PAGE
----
Investors have flocked back into residential real estate nationwide, pulling money from stock markets to buy property at rock bottom interest rates in the hope that prices will continue to rise.

But the wisest, says buyer’s agent Emma Bloom, are those who choose houses or apartments that they know they can improve to provide some sort of added value.

“It’s a surefire way to grow your money,” says Bloom, director of the Morrell and Koren agency.

“If you bought something that’s a completely finished product, you need to make sure it’s in a really good growth slot, so you can make money that way instead.

“A lot of people now buy investment properties to improve them, rent them out now, and then use them later to give their children a foothold in the real estate market. And so they want to make the properties future-proof.

Buying an investment property in hopes of future-proofing it doesn’t require expensive renovations. Photo: Vaida Savickaite

There are many things they can do to achieve this.

Cosmetic changes, like cleaning, painting and renewing flooring can cost little, but can have a dramatic impact.

Interior expert Andrew Loader from his eponymous design firm in Sydney always recommends making spaces bigger, brighter and lighter by repainting in neutral colours.

“It can make even smaller spaces seem a lot bigger than they are,” he says.

“The flooring is also very important. It must be beautiful and be both resistant and durable. Carpets can take a lot of cleaning, but hardwood floors or tile floors are always a good idea for investment properties.

“Storage can also make a home much more attractive to renters. Many older homes and apartments often don’t have enough storage or were built when freestanding cabinets were in vogue.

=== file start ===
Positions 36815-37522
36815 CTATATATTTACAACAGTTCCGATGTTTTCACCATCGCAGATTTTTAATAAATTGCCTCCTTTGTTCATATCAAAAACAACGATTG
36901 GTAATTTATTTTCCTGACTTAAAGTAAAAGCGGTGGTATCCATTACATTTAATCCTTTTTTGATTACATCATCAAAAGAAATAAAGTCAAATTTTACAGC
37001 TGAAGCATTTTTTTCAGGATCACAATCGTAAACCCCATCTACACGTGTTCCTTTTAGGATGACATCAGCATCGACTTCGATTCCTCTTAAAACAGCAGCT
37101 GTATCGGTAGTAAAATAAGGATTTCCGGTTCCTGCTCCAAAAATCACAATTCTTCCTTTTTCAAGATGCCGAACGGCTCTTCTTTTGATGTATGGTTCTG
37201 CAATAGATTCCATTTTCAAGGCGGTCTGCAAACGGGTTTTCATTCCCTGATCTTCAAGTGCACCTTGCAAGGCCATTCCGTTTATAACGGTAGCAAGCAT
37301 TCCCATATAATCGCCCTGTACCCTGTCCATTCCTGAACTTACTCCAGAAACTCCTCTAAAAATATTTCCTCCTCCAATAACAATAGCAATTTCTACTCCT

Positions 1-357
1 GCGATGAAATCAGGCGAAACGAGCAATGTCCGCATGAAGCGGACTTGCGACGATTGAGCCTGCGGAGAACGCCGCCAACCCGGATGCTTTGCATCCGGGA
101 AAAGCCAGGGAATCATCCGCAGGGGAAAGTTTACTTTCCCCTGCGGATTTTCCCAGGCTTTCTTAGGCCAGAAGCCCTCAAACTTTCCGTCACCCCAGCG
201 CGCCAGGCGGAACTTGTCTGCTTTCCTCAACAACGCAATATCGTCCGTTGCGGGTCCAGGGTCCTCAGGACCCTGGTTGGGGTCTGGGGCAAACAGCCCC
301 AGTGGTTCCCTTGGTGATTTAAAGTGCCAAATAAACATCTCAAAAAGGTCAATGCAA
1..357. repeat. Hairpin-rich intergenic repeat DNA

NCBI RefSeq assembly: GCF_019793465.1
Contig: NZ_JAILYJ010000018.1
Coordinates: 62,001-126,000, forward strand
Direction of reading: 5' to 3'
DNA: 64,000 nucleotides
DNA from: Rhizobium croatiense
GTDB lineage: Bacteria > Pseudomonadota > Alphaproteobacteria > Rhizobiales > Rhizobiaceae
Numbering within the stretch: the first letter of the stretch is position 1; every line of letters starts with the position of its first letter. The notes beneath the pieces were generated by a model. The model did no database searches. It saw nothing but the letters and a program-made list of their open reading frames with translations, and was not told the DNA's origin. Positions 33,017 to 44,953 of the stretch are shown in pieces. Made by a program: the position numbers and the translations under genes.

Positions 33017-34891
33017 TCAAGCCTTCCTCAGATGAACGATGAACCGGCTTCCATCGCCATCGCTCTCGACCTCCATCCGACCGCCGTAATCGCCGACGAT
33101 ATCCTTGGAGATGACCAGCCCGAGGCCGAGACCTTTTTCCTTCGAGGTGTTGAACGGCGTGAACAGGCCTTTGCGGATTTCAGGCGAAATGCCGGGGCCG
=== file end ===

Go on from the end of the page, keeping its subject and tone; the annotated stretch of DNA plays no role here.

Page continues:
Dated window treatments, awnings and screens can also age a property and make it much darker than it should be, advises Sara Chamberlain, director of The Real Estate Stylist in Melbourne.

And there’s no substitute for a thorough cleaning and repair of any damage to walls, floors and backyards caused by pets.

“There are so many little jobs that can be done by anyone with a clue about DIY,” Chamberlain says.

Simple DIY projects and replacing damaged furniture can dramatically increase property value. Photo: Eliana Schoulal

“Replacing grout in bathrooms, updating faucets, replacing single fittings…all of these can have a major effect on the look of a place.”

“It’s also always worth spending some time in the front garden, because first impressions are so important, and so many people could drive in to have a look.” You want to make sure the grass is nice, the front gate doesn’t creak, and the mailbox is smart. »

Resist major renovations, however, such as replacing the kitchen and bathrooms, as such large outlays will reduce rental returns.

“If you buy an investment property and then do a major renovation, then in reality you should never have bought it,” says David Easterbrook, owner of Elite Buyer Agents.

“It’s the difference between what you do at an investment property and what you do as an owner occupier.”